Graphic Design Basics

Graphic Design Basics
Article by DesignRush DesignRush
Last Updated: March 29, 2023

It’s no secret that the first impression makes or breaks the user experience. Rarely does a product leave you indifferent — usually, you know whether you like it or not the second you see it. However, did you know that 94% of first impressions are design-related? And that you have only 50 milliseconds to convince a user to stay on your page?

The entire graphic design relies on basic elements and by layering them, designers produce incredible pieces.

For example, graphic design basics allow designers to create visuals that communicate inspiring and educative messages to customers. Some of the most common visual concepts are brand visual identity (logos, typography and other elements that make the company recognizable), mobile and web apps and website interfaces.

However, graphic design basics aren't limited to digital products; they bring to life material goods, such as books, magazines, newspapers and many other publications.

If you’re interested to find out more about graphic design essentials, you’re in the right place. This guide provides all the necessary information to help you understand your design challenges and elevate your skills to a new level.

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What Are Graphic Design Basics?

Simply put, the basics of graphic design are components or ingredients that every visual medium is made of. Designers use them to create compositions that arouse desired emotions, put viewers in a certain mood, or attract attention to its most important parts.

While graphic design basics are building blocks of any design composition, designers also rely on design principles — a set of guidelines for using the design elements in a way that results in aesthetically pleasing arrangements. The principles specify and regulate how elements relate to one another, their surroundings and their intended audience.

Although design principles are also important to understand, a continuation of our article concentrates on design elements — fundamental aspects of any graphic design medium.

10 Basic Elements of Graphic Design

Whether creating a responsive logo design, an advertisement, or a website, you can choose from various graphic design elements to create an attractive and functional visual medium.

The following 10 elements are fundamental components used in all types of graphic design:

  1. Point
  2. Line
  3. Shape
  4. Form
  5. Texture
  6. Balance
  7. Color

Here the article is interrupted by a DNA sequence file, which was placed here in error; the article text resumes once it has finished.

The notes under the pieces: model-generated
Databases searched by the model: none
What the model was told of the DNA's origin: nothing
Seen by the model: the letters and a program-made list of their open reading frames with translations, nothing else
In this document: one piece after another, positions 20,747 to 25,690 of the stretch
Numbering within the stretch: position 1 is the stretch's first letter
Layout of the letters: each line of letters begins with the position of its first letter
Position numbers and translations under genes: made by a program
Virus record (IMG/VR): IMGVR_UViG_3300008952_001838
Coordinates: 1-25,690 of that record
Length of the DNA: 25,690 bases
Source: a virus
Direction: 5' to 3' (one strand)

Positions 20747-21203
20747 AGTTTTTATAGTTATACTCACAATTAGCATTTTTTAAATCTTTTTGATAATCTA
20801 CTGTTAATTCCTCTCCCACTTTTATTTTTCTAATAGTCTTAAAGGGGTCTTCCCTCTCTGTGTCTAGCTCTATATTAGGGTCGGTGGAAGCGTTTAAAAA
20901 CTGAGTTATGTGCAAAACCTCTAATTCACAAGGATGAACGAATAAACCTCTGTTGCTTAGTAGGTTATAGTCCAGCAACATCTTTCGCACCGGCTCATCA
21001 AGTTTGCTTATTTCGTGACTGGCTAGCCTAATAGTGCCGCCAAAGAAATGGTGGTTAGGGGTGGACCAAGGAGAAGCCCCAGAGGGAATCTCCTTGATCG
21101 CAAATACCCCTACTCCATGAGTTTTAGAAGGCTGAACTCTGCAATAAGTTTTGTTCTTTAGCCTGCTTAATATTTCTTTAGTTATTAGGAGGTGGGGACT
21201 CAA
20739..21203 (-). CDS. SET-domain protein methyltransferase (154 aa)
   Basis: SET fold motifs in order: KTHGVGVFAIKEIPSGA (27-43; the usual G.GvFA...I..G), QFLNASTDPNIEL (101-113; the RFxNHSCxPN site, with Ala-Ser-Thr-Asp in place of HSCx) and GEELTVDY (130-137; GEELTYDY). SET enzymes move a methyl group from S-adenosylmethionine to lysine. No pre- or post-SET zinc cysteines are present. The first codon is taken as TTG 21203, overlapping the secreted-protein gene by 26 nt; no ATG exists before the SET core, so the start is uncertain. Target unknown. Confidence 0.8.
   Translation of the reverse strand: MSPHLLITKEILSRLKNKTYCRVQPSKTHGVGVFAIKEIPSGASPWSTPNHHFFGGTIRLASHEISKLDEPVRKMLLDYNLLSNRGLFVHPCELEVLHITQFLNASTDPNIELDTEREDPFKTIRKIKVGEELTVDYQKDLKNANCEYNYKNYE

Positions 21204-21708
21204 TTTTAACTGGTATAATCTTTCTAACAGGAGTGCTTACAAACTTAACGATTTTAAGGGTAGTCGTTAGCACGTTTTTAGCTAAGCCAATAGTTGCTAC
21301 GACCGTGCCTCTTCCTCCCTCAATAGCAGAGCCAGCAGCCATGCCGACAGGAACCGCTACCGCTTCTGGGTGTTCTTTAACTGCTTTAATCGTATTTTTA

8. Value
  9. Typography
  10. Space

1. Point

A point or dot belongs to graphic design essentials since it is the origin of any shape or form in design and art. By connecting points, you can create more complex designs.

Points are frequently used in design to add visual appeal or emphasize a specific location since one of their strongest qualities is to draw attention.

2. Line

Lines are more than long narrow marks that connect two dots. Although one-dimensional objects without width, depth or curvature, lines can serve numerous purposes. They can create shapes, indicate movements, present information and evoke emotions depending on their direction, context, weight, and length.

Designers have a wide range of possibilities when choosing the right lines for projects:

  • Vertical, horizontal or diagonal.
  • Straight or curved.
  • Solid or broken.
  • With or without a pattern.

Considering how many emotions and different meanings lines can symbolize, designers should carefully choose them for their projects.

Depending on the context, darker, thicker lines accentuate danger or convey stability. Scribbled-over lines can suggest chaos, confusion, or excitement. Zigzag lines might portray fury or electricity, but wavy lines may symbolize fragility, elegance, unpredictability, or beauty.

3. Shape

Shapes are forms or figures bounded by closed lines. In graphic design, we distinguish between two dominant types of shapes: geometric and organic, the so-called irregular shapes.

Geometric shapes consist of points connected by straight or curved lines; they can be in 2D or 3D forms. They include triangles, squares, pentagons, hexagons, circles, spheres and ellipses.

Organic or irregular shapes are far more diverse. They don't have to be defined or symmetrical; they are shapes we see all around us — leaves, flowers, hearts, crystals, fruits or abstractions, such as various types of stains or scribbles.

Just like lines, shapes present different meanings depending on the context, which is why designers choose them carefully. For example, the triangle symbolizes balance and harmony and the growth cycle; the circle signifies completeness, timelessness and infinity.

4. Form

When a 2-dimensional shape transforms into a 3-dimensional, it becomes a form.

Outside of graphic design, any shape that becomes 3D is considered form; for example, a 2D triangle becomes a 3D pyramid. However, graphic design is more complex.

In the digital world or print media, designs remain 2D shapes, but if designers add elements that make them appear 3D, shapes will be considered forms. This effect designers usually achieve by adding shadows in strategic places. For example, if a triangle is shaded, it can appear to have a 3D structure of a pyramid.

Basically, form in graphic design is an illusion.

Like the shape, form comes in two main types: geometrical and organic. Geometric forms are 3D geometrical shapes, including spheres, cubes, pyramids and cones, whereas organic forms are irregular shapes presented to appear 3-dimensional.